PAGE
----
The week between Christmas and New Year is a festive hinterland where nobody ever truly knows what the date is or even which day it is. The days blend into one another; one food coma followed by another hangover and eventually it feels like all your days are stuck together like thin, sweaty slices of prosciutto. You go to bed at 4am and then wake up and suddenly another day is sort of just happening and you’re sitting in the cold rain at Celtic Park watching a 0-0 draw with Rangers.
When I stepped onto the Glasgow bound train at what seemed like the end of last week it was preceded by eight days of festive imbibement and yet another night which had spilled over into the early hours of the following day. There had been a winter-like dusting of snow overnight and, after many weeks of resistance, my body had finally succumbed to the seasonal bout of man flu. It wouldn’t be Hogmanay without my lungs making their annual attempt to perform The Great Escape through the cunning ploy of being coughed up out of my mouth.
I stood at my reserved table and sat a carrier bag of beer on the seat as I noted the presence of a young woman in close proximity. I pulled the black gloves from my hands, one at a time (it is impossible to do both hands at once,) the left-hand proving to be a little more resistant at giving up woolen warmth than the right. I unwrapped the scarf from around my neck – which provided some real respiratory relief as I was so conscious of the cold and of my cold that it had been clinging to me like a python – and extracted the earphones from my backpack before lifting it onto the overhead storage. Next I unbuttoned my long black overcoat and laid it next to the carrier bag of beer. I paused for a moment as I tried to get a feel for whether ScotRail had taken the rare step of putting heating on their service on a cold winter day. They had, and so I continued the elaborate performance of stripping myself of winter layers by lifting my grey acrylic wool jumper up over my head in as methodical a manner as possible so as not to ruffle my comb over. I took my seat and glanced over at the woman sitting at the opposite table, curious as to whether she had taken notice of my show. Her eyes were fixated on her phone.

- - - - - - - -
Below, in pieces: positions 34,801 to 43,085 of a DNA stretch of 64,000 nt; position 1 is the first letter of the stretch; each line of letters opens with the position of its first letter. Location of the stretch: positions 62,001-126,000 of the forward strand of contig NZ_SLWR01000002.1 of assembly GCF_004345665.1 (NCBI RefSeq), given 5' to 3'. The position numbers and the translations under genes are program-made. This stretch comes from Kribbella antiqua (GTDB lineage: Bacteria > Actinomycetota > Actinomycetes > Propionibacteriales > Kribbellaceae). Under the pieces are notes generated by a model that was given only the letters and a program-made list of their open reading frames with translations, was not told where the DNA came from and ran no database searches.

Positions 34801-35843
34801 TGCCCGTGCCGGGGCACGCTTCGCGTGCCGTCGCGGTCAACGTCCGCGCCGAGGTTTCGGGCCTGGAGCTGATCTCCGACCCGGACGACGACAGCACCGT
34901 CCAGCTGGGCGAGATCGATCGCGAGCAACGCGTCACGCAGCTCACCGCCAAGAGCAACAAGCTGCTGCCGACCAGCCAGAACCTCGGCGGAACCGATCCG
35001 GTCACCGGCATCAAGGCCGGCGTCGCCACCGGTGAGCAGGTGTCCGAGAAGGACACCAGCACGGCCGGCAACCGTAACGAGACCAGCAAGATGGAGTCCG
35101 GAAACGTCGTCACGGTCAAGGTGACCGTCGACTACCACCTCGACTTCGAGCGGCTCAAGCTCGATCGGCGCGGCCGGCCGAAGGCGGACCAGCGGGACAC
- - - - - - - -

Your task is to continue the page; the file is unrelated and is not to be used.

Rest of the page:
As the train began to depart the station I reached into my carrier bag of beer and snacks. I glanced around the carriage and observed my fellow passengers, many of them sipping from fancy looking novelty festive coffee cups. Meanwhile I drank from a screw top bottle of Budweiser and struggled for an inordinate amount of time to tear open a Tesco meal deal sandwich.
At the Travelodge check-in desk I went through my usual routine of informing the receptionist that I had “a room for the night for one person” – because it is always for one person – and she asked me to recite the first line of my address. I did this and it seemed to spark some kind of memory for her and she insisted that my face seemed familiar to her.
“I’m not sure whether to take that as a compliment or an insult,” I said in some terrible attempt at flirtatious banter. She grimaced in an awkward manner and I compounded matters by informing her that I would “probably take it as something in the middle.” She asked me if I had stayed at the Travelodge before and I acknowledged that I had done so some months previous, at which point I recognised the receptionist as being the equestrian studies girl of my September Ryan Adams tour. I accepted my room key from her and left for the lift, frustrated that I had thought it a good idea to flirt at the reception desk.